Probably the most intimidating thing about recovery is its reputation as a seemingly monumental task. Since the early part of the 20th century, when a fledgling program for alcoholics declared the ultimate goal of recovery to be a spiritual awakening gained by living according to a rigorous program, overcoming addiction has come to be synonymous with total life transformation. I was told, “You only have to change one thing: everything!” Very often, this reinvention is presented as an all-or-nothing venture upon which recovery hinges. One recovery program asserts, “Change or Die!” “Progress, not perfection” is outweighed by “half-measures availed us nothing”, and solemn warnings against the “softer, easier way”. The person entering recovery is ominously assured of ego destruction, a spiritual root canal and enema, followed by a monastic life of service. No, thank you!
Does recovery always have to mean a daunting personal metamorphosis? Why does one have to immediately embark on an arduous lifelong journey of self-improvement in order to recover? People in early recovery are usually advised against taking on serious life changes; why doesn’t this also apply to personal growth? People in early recovery already have serious life issues to deal with. Is this really the best time for a spiritual upheaval? When this takes the form of individual development rather than self-transcendence, people in recovery are more likely to be empowered to self-direction and self-efficiency (not the same as self-sufficency!) . Reducing or eliminating substance use can bring significant benefits and satisfaction. The perceived need for hypervigilance and constant second-guessing can be replaced by increasing self-confidence and ability. It then becomes possible for people to develop at their own paces and enjoy what I like to call the “luxury of mediocrity”.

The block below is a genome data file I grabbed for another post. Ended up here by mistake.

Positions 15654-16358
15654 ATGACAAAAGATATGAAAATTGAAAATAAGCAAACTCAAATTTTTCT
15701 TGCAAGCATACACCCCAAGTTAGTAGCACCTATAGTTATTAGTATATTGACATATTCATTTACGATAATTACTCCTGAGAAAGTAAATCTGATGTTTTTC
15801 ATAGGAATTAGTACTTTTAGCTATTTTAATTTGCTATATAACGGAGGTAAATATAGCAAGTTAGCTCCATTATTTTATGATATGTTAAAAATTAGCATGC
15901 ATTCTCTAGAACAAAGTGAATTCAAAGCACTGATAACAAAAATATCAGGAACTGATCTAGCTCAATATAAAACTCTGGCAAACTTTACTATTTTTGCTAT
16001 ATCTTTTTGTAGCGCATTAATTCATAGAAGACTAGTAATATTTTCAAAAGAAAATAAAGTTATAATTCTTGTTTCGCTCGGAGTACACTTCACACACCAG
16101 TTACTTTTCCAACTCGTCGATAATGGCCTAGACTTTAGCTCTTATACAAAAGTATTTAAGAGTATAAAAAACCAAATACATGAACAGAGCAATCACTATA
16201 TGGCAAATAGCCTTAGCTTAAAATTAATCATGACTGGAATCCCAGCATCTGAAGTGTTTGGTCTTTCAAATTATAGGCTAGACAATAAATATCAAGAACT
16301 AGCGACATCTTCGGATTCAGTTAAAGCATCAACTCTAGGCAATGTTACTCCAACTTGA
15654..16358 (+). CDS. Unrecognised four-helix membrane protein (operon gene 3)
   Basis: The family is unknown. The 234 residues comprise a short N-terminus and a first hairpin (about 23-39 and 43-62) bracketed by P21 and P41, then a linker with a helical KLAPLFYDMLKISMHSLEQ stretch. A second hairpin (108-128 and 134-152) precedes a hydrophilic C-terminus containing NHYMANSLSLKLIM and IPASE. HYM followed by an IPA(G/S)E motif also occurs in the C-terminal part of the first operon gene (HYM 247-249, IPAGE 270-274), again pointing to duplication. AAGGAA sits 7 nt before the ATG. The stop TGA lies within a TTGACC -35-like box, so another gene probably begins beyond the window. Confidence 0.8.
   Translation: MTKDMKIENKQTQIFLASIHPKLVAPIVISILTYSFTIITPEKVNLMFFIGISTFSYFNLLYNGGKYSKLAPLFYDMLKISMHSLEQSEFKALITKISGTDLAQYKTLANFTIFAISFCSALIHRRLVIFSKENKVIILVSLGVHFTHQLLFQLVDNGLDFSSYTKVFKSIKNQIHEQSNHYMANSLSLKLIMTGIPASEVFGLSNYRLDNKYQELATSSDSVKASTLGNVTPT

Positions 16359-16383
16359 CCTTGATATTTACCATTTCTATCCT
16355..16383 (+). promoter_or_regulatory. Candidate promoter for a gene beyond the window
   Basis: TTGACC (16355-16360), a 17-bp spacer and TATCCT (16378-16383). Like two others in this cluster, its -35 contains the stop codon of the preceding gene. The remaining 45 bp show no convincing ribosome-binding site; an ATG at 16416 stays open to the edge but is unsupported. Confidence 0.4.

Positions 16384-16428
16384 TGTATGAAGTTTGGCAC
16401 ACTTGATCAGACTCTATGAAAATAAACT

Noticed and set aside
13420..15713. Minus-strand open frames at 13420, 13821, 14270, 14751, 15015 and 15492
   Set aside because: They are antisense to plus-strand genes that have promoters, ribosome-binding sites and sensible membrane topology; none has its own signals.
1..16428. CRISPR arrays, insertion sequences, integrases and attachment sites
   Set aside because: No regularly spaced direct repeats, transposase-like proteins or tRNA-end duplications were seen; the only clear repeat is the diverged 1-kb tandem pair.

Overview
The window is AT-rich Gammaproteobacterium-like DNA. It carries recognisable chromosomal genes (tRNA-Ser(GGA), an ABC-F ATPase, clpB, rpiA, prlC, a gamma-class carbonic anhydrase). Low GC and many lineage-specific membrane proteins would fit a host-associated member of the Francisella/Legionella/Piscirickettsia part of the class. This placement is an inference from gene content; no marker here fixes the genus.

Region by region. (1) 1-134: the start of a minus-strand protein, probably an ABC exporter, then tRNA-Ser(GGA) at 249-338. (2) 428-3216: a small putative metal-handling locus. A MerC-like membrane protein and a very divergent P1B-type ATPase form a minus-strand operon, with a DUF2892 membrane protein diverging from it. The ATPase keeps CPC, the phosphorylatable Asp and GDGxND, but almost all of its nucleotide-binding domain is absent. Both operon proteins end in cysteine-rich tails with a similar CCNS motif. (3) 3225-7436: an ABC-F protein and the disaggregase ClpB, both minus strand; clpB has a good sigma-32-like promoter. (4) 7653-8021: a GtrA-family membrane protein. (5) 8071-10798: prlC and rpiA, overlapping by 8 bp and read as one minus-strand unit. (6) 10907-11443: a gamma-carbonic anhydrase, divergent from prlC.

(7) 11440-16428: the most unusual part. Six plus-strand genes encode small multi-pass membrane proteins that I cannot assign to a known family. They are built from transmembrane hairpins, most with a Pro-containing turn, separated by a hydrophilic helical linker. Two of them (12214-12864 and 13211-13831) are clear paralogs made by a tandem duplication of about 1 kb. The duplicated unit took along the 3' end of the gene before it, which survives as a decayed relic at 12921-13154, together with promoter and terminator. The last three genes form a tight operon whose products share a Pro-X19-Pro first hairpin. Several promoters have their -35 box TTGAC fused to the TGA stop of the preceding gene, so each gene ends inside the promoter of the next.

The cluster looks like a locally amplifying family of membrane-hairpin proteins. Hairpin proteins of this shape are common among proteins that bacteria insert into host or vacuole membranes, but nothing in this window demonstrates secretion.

The idea that recovery necessitates relentless, monotonous toil has roots in the stigma which portrays substance use as self-indulgence, and substance users as weak. Since we have enjoyed ourselves so much, the theory goes, recovery must be work; and it will be hard for us, because we are lazy. Early recovery is challenging enough, and of course there is some work to do. However, once we have stabilized, some of us may enjoy just living our lives and relaxing a little, as normal people do. Some people find it very appealing and rewarding to devote their minds and lives to intense programs of self-improvement; others, not so much. Some people flourish in medriocrity; we excel at being average.
It has often been said that people who don’t have drug or alcohol problems don’t think too much about their drug or alcohol use. People in recovery often jealously joke about “luxury problems”; the ordinary cares and concerns of people who are not dealing with recovery. These people have no weightier aspirations than to get home to their loved ones, or to pay their bills, or to watch their favorite TV show. We can have those problems too! We can be free of constantly thinking about recovery. Addiction, after all, is a full-time job with no vacation days, lousy pay, and a bitch of a boss. Why shouldn’t recovery provide some relief?